Many American fans of the Sailor Moon series have wished for the return of the series to television, or the return of Sailor Moon to manga with a newly translated American version. As of today, 10 May 2007, all the right to the Sailor Moon anime and manga have expired. The license for the first two seasons of Sailor Moon expired mid 2004, the third and fourth seasons expired in the middle of 2005, and the three Sailor Moon movies expired at the end of 2004. Also, Tokyopop’s manga license for the Sailor Moon manga series lapsed around the same time as the television series did. The word was that Toei and Kodansha either outright refused to grant renewal of their licenses, or want to charge too much money for the licenses.

            Many American fans of the show have suggested that Toei might try and release the series on DVD, or television themselves, but that’s very unlikely. Toei has tried its own entry into the American DVD market, but their attempt was a failure due to the poor quality of their DVD releases, American anime fans had become accustomed to high quality anime releases. Another issue American anime might have failed to consider is when ADV, Geneon, And Tokyopop’s licenses expired their English translations, and dubs stay with them. Toei and Kodansha would have to re-subtitle, re-dub, or re-translate the series for their own releases, doing this is very costly. Also if any other companies were to obtained the Sailor  Moon licenses they would have to bear those costs themselves. Fans need to remember that the long a property stays off the air. or out of print the less valuable a property becomes. Original fans and diehard fans get older, get married, and start families, and generally become less interested in the property. Because the show is not on air or in-print new fans are gained at a much slower rate than when the property was new and hot. With all the negatives standing in the way of a Sailor Moon’s return to America, Toei and Kodansha will have to re-license the series to the original license holders, or lower their asking price as the value of the Sailor Moon franchise decreases. But American fans of Sailor Moon can still hope.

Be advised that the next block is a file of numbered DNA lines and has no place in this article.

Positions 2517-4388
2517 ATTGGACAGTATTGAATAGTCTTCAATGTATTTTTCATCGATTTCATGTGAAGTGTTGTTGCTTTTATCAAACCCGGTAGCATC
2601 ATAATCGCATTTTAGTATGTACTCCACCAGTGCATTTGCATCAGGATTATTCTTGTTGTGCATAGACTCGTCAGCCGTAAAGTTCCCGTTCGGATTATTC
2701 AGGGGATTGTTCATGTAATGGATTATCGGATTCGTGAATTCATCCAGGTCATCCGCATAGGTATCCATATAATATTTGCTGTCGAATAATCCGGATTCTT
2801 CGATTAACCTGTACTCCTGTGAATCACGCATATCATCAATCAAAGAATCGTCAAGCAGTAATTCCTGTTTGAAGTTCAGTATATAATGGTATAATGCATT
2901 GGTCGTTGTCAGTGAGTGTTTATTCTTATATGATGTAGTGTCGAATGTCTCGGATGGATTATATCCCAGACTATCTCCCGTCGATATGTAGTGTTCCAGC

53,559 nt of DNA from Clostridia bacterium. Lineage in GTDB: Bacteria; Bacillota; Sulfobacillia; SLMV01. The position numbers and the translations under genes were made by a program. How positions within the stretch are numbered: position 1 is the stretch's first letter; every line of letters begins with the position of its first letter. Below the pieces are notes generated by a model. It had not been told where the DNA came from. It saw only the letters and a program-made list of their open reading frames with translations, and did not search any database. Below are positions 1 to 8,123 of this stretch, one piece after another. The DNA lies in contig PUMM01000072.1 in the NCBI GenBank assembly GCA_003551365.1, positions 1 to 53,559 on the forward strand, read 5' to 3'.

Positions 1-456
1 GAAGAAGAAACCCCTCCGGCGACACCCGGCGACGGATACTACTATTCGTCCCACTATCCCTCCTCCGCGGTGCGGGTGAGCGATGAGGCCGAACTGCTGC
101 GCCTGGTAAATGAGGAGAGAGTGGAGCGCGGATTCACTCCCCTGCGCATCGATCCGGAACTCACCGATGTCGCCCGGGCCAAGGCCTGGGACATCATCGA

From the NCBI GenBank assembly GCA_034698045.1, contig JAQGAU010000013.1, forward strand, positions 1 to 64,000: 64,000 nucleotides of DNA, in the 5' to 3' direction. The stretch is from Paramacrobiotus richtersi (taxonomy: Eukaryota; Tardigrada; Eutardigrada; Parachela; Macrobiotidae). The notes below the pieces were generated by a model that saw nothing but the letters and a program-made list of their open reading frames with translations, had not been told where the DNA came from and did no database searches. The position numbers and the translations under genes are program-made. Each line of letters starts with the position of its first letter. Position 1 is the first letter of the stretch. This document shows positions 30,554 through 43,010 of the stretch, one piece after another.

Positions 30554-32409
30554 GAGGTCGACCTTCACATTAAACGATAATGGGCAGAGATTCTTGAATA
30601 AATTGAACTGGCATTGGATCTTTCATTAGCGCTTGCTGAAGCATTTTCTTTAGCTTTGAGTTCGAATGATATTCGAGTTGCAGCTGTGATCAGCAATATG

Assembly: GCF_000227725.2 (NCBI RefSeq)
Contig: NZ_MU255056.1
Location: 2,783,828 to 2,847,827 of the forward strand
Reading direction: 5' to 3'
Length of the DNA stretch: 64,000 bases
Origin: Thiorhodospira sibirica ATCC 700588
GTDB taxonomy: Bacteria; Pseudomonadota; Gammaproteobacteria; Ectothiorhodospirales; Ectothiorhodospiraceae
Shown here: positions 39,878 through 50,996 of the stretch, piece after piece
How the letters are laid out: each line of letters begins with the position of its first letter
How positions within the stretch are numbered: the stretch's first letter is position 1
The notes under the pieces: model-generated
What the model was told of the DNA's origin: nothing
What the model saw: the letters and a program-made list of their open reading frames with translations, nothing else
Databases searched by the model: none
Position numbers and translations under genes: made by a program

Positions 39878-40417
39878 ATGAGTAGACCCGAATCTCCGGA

This is the end of part one of my article on the failure of Maho Shoujo in the United States. I’m trying to get part two ready for posting with in two months, part two will cover the failure of Card Captor Sakura (Cardcaptors) on American televsion. After that I will post the citations useded in writting this article. Thanks for reading.